What’s Are You Doing for Summer Vacation?
I remember when the big question during the final weeks of the school year was always the same, “So, whatareyoudoingforsummervacation?”
My friends were carted off on exotic camping vacations to Yellowstone, or spent weeks visiting relatives in Omaha. Hardly anyone I knew went to summer school; it seemed mostly for kids who had to make up classes after they were out for weeks with mono, or for anyone who had the misfortune to flunk chemistry.
Summer in Orange County, California was hot, smoggy, and wonderfully dull. My mom planned just enough activities to keep us out of trouble (so she thought), and the rest of our days were spent playing with friends, reading, and inventing stuff in the backyard. With four years between us, my sister may remembers those days differently, but I loved the gift of freedom and the challenge “Girls, go find something to do.”
B-O-R-E is a Four Letter Word
Summers were never boring. We spent days building elaborate Barbie houses and then whined because we ran out of time to play with them. On hot afternoons, we kneeled in the dirt along the shady side of the house and collected iron filings. What do you do with iron filings? I don’t know, but they’re cool.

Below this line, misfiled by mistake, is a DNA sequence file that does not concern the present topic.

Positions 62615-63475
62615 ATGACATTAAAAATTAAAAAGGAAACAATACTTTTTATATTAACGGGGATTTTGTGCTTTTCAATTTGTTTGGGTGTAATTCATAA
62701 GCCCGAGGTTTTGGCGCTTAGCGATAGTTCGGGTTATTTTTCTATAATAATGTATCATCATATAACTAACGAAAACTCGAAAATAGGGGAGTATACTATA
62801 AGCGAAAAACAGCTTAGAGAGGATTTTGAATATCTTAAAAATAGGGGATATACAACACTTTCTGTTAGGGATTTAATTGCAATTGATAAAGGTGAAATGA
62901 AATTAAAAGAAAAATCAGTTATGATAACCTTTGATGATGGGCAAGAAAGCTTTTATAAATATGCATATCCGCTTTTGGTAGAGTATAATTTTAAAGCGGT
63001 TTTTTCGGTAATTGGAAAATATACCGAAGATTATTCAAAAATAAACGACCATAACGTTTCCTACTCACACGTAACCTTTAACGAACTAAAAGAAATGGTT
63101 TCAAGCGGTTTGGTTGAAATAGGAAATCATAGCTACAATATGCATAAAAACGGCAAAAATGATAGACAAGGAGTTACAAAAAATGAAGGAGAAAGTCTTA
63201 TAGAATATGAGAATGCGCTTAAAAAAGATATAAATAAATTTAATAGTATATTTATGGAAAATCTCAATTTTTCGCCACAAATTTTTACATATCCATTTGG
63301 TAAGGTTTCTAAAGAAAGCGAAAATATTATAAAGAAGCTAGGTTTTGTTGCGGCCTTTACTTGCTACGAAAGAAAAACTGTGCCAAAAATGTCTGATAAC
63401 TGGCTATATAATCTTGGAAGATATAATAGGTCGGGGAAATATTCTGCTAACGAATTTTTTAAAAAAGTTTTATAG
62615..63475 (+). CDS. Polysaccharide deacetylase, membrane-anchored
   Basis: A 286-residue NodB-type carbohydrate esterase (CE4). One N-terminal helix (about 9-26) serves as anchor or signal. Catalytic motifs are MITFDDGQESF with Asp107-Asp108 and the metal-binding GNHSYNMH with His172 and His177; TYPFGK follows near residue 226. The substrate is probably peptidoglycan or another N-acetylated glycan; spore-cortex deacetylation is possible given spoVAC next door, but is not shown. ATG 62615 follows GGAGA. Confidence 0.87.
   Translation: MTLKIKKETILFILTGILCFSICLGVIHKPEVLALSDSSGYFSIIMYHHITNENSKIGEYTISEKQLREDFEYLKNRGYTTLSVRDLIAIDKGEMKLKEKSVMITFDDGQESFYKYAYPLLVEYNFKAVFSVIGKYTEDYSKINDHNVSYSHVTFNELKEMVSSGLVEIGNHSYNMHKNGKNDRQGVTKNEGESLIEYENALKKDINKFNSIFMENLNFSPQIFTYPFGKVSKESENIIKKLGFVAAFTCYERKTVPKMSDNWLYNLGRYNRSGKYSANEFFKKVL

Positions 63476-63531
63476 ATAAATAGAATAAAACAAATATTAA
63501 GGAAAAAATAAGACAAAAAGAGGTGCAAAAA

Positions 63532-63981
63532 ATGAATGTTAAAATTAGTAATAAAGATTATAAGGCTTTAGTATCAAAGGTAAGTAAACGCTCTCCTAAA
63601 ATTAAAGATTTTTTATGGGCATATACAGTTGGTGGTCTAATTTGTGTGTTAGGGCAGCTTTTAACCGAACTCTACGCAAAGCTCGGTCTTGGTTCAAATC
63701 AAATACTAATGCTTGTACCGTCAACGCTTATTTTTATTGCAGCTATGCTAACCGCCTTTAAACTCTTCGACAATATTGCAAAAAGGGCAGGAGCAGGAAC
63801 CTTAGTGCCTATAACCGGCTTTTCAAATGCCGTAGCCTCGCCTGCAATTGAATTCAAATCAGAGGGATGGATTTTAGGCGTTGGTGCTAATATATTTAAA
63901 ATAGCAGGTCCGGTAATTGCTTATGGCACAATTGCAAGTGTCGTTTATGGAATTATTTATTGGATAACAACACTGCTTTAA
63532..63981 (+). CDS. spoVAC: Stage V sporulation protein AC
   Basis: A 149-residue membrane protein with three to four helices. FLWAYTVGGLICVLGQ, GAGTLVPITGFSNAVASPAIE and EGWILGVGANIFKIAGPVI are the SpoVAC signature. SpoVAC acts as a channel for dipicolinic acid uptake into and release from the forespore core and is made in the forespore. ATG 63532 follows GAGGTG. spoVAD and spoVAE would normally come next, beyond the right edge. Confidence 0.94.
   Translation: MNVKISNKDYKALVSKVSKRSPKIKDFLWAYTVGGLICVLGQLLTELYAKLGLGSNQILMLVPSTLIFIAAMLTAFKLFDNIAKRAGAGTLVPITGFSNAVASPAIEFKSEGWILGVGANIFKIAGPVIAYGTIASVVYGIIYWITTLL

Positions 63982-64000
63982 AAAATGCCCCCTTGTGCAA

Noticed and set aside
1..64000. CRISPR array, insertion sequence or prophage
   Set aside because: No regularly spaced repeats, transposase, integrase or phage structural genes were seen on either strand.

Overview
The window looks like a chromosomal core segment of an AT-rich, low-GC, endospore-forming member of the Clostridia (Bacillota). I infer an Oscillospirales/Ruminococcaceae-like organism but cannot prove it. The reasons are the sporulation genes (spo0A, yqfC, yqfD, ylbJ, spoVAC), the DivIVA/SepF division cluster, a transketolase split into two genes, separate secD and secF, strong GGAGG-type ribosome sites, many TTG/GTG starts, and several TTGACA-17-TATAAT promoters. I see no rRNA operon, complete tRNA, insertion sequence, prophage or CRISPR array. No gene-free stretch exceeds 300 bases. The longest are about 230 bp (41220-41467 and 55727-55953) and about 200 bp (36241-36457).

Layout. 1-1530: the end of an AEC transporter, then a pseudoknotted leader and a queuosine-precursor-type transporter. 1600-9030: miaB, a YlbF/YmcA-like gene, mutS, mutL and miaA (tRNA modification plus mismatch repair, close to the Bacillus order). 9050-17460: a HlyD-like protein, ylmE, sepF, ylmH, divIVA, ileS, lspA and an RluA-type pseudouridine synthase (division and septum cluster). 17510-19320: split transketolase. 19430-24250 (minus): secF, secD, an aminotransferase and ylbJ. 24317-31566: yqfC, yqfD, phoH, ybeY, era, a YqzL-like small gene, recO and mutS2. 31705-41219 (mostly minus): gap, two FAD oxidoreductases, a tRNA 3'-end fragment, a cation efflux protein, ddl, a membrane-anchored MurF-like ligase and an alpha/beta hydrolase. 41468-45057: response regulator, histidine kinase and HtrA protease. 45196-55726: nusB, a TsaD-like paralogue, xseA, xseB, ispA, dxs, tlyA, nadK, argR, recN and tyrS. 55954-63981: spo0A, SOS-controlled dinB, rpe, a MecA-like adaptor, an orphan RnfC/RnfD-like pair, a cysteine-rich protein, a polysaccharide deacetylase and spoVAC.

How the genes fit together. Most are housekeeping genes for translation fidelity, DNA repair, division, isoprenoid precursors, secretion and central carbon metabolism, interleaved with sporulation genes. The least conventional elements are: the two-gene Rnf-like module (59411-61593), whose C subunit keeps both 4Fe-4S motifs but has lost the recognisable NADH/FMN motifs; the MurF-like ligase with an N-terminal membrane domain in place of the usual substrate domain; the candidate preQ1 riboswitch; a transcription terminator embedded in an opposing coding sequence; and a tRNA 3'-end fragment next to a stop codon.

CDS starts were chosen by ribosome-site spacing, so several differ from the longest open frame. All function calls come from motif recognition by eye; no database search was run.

As a pre-teen I babysat for neighbors, ironed hankies for pocket money, and was the driving force behind a variety of start-up businesses. We sold lemonade, lemons, and avocados. We printed out a newspaper using an office mimeograph master and a tray of Knox gelatin. We put on plays, talent shows, and musicals.
The 60’s were good years to keep teenagers busy. I have more memories of psychedelic sunsets at scout camp than I do of concerts and music. Our groovy skits provided campfire entertainment and the best camp crafts were candles and love-beads.
The activities changed with the years, from iron filings to scout camp to camp counselor, but one annual event remained as popular when I was 15 as when I was 5 — the public library summer reading program.
Every June the public library promoted summer reading with a themed program filled with contests and activities. It was the best part of summer for a nerdy girl who loved to read. The only problem was the 10 book limit on how many titles you could check out. Ten books is hardly enough when you are whipping through the Bobbsey Twins, Cherry Ames, and Nancy Drew series.
I haven’t collected iron filings in a long time, but I still see summer as a time to try something new and to read my way through the heat. I mark the end of the school year with my own list of summertime goals, although goals is too business-like to suit the mood of summer. Dreams would be better. Summertime is dream-time. A time to master a new skill, discover a new talent, or read a new book.
This summer I’m working my way through a stack of new books, learning to make my step-mom’s Texas fried chicken, and working through Dr. Tom Jones’ Mastering Genealogical Proof. Oh, and I’m going returning to the Genealogical Research Institute of Pittsburgh (GRIP), or Genealogy Camp as I’ve heard it called.